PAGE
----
Posts Tagged ‘food’

Easy Black Bean Salad

This salad is so delicious.  We ate it as a side dish one night, for lunch the next day, and as a snack with crackers on day three.  It’s super good for you, totally vegan, and comes together in about 10 minutes.  Great for hot summer days.

This is what you need. I got this out of the Forks Over Knives book you see in the background.

Black Bean Salad

2 cans of black beans, rinsed well (if you don’t rinse them well, they’ll turn the salad grey)

1 large tomato, diced

1 bag of frozen corn

1/2 red onion, diced

the juice of 1 lime

3 tablespoons of balsamic vinegar

1 bunch of cilantro, chopped

Mix all the ingredients and serve!  It doesn’t get any easier than that!

It makes a great side dish for anything grilled.

 

 

Advertisements

Raspberry Ketones? Let’s take a reality check.

I know Dr. Oz recommended that folks struggling with obesity and Type 2 diabetes should look into taking raspberry ketone supplements.  Apparently, in recent studies of fat mice, raspberry ketones helped them melt off body fat.  The mice eating raspberry ketones secreted adiponectin, a hormone which regulates the metabolism of sugar and fat.  The more adiponectin on has, the less fat one stores.  Thus, the group conducting the study released data suggesting that raspberry ketones could be a potential fat burning wonder drug.

Here’s the part that may be a bit of a buzz kill for anyone looking for a fat-burning wonder drug.  (But, we should have read enough press releases on scientific studies to know to look for the fine print by now.)  These mice were fed exorbitant amounts of ketones–up to 2% of their daily caloric intake.  Now, for an adult, that could be 200 calories.  And, remember, we’re not talking about raspberries.  We’re talking about one chemical in raspberries, the chemical responsible for their smell.  To get the same environment that rats in the study got, you would have to eat over 90 pounds of raspberries a day.  Not possible, right?  Not even desirable.  Clearly, nature did not intend for us to have 2% of our daily calories originate in ketones.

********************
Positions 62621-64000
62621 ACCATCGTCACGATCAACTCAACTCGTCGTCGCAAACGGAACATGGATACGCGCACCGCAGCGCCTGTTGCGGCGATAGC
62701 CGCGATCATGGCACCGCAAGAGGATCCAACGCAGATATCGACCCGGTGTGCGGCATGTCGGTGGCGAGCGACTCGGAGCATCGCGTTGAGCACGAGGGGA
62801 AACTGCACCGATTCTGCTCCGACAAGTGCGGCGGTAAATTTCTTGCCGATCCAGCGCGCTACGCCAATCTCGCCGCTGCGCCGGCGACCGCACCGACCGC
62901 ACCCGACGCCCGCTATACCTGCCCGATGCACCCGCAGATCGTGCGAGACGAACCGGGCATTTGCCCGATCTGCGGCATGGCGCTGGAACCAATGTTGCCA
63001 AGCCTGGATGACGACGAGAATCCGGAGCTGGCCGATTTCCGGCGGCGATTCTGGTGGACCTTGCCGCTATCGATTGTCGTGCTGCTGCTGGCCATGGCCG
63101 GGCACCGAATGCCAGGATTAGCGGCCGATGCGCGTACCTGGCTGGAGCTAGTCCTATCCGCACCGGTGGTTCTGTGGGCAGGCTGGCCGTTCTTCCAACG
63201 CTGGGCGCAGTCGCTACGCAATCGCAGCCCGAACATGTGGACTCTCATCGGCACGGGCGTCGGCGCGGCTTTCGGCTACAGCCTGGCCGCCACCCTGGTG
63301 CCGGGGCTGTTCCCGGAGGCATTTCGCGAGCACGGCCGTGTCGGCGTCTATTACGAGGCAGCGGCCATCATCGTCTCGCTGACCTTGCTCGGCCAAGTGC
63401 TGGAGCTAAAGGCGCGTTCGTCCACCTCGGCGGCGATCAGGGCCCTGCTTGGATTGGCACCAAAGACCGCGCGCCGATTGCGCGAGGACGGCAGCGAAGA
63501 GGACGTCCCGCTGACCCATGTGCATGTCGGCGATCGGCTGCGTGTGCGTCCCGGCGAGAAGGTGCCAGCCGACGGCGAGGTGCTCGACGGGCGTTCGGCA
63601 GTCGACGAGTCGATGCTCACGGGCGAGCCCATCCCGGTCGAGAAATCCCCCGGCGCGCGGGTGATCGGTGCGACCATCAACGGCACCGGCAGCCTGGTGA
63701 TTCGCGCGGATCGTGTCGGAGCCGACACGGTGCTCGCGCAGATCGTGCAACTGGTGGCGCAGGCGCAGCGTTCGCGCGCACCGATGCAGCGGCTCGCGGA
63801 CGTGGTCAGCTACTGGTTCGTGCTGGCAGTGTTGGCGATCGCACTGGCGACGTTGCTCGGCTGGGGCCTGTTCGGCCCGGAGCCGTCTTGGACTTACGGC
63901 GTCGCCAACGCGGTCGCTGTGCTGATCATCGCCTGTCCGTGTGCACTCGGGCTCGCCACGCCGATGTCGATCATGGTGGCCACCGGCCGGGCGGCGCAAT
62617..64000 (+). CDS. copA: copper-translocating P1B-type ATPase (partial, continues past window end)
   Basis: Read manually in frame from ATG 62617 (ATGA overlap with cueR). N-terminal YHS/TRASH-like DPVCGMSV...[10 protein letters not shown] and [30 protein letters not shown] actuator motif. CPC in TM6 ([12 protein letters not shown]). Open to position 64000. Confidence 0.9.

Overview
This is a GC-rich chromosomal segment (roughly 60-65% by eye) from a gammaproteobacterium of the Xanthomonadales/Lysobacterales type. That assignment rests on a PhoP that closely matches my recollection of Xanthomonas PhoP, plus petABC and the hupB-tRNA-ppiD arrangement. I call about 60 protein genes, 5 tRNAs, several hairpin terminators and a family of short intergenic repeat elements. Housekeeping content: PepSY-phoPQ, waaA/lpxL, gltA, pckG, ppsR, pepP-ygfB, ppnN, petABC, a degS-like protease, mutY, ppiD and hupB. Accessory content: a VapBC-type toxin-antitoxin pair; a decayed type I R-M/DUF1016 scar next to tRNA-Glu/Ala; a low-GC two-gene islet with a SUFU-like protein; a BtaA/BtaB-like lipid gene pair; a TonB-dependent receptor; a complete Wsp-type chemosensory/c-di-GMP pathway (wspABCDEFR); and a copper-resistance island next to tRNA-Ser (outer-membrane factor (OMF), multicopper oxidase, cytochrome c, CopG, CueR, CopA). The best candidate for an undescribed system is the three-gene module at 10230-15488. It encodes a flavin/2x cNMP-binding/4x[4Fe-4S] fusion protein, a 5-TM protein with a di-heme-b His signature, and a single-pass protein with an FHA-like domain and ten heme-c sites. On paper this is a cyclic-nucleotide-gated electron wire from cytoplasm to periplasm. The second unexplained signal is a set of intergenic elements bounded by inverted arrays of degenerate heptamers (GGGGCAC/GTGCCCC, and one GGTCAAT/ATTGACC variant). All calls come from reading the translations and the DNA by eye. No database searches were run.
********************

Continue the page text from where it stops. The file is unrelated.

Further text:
Also, the natural compound is extremely expensive.  The stuff we’d get in the supplement is manufactured synthetically.  When humans upped their normal intake 200 times, no effect on body weight was observed.  Check out the article on wikipedia.  It’s very well documented and was published before the Dr. Oz show mentioned the supplements.

For folks who are struggling with obesity and type 2 diabetes, I’m sorry that somebody got your hopes up again.  I know they have because GNC sold out of their raspberry ketone supplements within days of Dr. Oz’s show.  You rushed out to get it.  Just like we scrambled to buy chromium picolinate back in the day, then green tea extract, then hoodia.  I can’t even begin to list the not-so-natural ones like Dexatrim, phen-fen, Hydroxycut, Redux, Xenical, Alli, etc., etc. 

 

There is a natural way to lose weight–eat the highest quality, most natural food you can afford and enjoy your life.

Let’s Have Soup for Dinner

I made this soup last night pretty quick, and it was awesome.

This picture is from browneyedbaker.com. But, my soup looked just like this, I promise!

I’ve always considered Roasted Apple and Butternut Squash Soup to sound like something pretty difficult, but it certainly wasn’t.

First, cut a butternut squash in half lengthwise and scoop out the seeds. Put it cut-side-up in a baking pan.  Let 4 granny smith apples join it the exact same way, except peel it first.

You have to use granny smiths, or it won't be as good.

You can put this into a hot oven (425) for an hour or you can put this into a cooler oven (300) for a couple hours.  I opted yesterday for the cooler oven because I wanted to get some other things done.  The good news is that once you’ve done the roasting, you’re about 15 minutes from having dinner on the table.

When you think your squash and apples look pretty soft, chop up a medium-sized onion.  In a soup pot, saute the chopped onion in 3 tablespoons of oil, 3 tablespoons of brown sugar, 1/2 teaspoon of ground cinnamon, 1/4 teaspoon of cardamom, 1/2 teaspoon of salt and 1/4 teaspoon of ground black pepper.  It will smell fabulous.  (If you’re having company or if you want to show off to neighbors, now is the time to invite them in.)

This is cardamom. Use it ground, of course. Don't leave it out. It's the cardamom and cinnamon combination that makes this soup great.

Turn the heat off your onions.  Scoop the flesh out of your butternut squash, and add the squash guts and apples to your onions.  Transfer all of the mixture to a mixing bowl.  (You’re going to blend up the soup in a blender and put it back into that soup pot to warm up for serving.)  If you’re vegan, you’ll need 5 cups of vegetable stock.  If you’re vegan-ish, you’ll need 5 cups of water and 5 cubes of chicken bouillion.  Blend a scoop of the mixture, 1 cup of water and a bouillion cube on high in blender or food processor until it’s smooth.  Pour it into the soup pot.  Repeat this process until all ingredients have been blended.

Heat your soup on the stove until you’re ready to eat.  Our soup last night went great with a veggie pizza.  Even my kids loved it, and a couple of them are ungrateful bastards!

Here’s a better copy of the recipe, if you’d like to see it:

Squash and Apple Soup

What Does a 60-year-old Hottie Know That I Don’t?